Interestingly enough, it was around that time I started watching subbed anime, so titles which weren’t available on cable television in an era where streaming services didn’t exist. On one side I found myself fawning over Emma, the Dashwood sisters, Eugene Onegin, Pierre Bezhukov, Queen Elizabeth I, the Tudors (and Philippa Gregory’s books in general) and more. And on the other hand, I found myself gushing over shoujo manga such as Fruits Basket, Full Moon wo Sagashite, Gakuen Alice, Glass Mask, Hadashi de Bara wo Fume, HanaKimi, Ouran, amongst others. But with all my shared love for both, nowhere could I find a bridge between these worlds: an epic period romance full of intrigue with a pinch of innocence and fangirl material delight. And before anyone mentions Versailles no Bara–which I love–I consider this piece to be an exception, an outlier in the manga industry. Head resting in my chin, sighing and wishfully craving a path of conjunction, I stumbled upon the marvelous world of Korean comics: Manhwa.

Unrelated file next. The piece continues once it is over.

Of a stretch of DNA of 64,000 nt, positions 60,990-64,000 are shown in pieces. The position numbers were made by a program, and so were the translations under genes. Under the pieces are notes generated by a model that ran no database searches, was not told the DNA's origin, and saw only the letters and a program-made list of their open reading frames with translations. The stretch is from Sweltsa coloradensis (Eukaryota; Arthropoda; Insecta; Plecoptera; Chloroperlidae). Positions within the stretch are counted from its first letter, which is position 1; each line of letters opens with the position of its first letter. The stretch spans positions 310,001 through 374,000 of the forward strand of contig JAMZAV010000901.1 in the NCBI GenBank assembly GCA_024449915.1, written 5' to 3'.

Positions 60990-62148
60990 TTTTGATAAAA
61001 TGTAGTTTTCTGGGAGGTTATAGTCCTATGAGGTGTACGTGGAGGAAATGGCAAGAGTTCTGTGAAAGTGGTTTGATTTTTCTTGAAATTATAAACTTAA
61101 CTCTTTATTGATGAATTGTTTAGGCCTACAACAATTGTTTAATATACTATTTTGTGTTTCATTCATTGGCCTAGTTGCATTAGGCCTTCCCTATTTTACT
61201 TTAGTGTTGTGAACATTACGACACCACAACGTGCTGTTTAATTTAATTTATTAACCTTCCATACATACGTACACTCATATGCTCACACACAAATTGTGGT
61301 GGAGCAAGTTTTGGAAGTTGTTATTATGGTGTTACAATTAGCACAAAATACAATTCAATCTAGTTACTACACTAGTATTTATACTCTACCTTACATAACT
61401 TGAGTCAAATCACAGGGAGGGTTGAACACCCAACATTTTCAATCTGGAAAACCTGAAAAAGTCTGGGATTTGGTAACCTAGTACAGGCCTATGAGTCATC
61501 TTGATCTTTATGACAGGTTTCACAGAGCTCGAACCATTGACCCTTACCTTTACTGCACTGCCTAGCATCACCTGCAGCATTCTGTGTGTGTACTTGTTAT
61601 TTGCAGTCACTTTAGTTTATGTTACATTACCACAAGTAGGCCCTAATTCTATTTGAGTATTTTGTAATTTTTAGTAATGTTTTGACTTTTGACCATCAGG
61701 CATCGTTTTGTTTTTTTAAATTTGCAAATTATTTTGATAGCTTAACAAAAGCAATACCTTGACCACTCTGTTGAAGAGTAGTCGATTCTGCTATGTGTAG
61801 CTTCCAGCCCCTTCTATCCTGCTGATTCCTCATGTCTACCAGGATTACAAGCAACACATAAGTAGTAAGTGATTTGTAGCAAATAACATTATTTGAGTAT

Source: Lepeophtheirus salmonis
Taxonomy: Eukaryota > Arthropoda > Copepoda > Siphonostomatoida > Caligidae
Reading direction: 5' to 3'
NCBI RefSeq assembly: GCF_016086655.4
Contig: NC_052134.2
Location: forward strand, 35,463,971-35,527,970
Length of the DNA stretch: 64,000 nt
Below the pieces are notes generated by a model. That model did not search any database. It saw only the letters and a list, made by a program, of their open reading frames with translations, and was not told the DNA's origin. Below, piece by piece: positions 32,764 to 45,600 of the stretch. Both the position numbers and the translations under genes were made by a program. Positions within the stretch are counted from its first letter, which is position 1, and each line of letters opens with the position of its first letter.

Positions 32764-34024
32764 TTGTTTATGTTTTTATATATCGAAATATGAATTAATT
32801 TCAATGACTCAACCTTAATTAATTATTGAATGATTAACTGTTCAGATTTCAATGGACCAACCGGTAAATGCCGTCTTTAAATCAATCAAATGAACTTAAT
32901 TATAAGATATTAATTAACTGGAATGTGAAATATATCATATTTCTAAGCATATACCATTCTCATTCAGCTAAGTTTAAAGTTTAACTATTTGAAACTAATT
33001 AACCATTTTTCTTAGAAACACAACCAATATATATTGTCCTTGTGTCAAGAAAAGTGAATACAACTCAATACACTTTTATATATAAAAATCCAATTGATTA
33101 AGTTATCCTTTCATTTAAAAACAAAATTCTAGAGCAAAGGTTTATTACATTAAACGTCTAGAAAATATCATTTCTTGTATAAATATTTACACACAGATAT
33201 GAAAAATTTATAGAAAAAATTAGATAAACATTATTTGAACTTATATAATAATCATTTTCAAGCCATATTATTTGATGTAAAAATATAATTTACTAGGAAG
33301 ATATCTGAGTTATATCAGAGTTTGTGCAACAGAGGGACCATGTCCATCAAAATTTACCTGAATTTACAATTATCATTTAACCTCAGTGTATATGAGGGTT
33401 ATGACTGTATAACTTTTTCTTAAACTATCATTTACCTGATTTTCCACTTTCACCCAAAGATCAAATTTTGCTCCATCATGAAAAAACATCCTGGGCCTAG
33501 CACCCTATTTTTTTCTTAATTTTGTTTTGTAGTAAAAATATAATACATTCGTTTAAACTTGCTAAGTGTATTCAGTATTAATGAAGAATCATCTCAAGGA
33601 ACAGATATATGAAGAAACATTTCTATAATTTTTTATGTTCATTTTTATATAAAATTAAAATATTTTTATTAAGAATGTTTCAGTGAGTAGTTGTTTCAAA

Needless to say, nowadays I have a hard time reading shoujo/josei manga.
While the world of manhwa is well loved and quite present in the anime fandom, oftentimes I come across kindred souls who’ve never ventured into these magical lands, hence why I decided to compose a list of what I found most exceptional in this genre (following my personal tastes listed above). From this list I’ve excluded series that although great, fall closer to the comedic spectrum (e.g: Beware of the Villainess; I Became the Wife of the Monstrous Crown Prince; Father, I don’t Want this Marriage), ones that although enjoyable, I considered to be mid-tier (e.g: The Villainess is a Marionette; The Reason Why Raeliana Ended Up at the Duke’s Mansion; I Tamed a Tyrant and Ran Away) and even the incredible more psychological ones (e.g: Lady Devil; 19th End Century Memorandum). What was taken into consideration was an excellence in all of the following areas: well-rounded plot, character personalities, development and relationships, worldbuilding, political intrigue, reader immersion and art. So without further ado–in alphabetical order: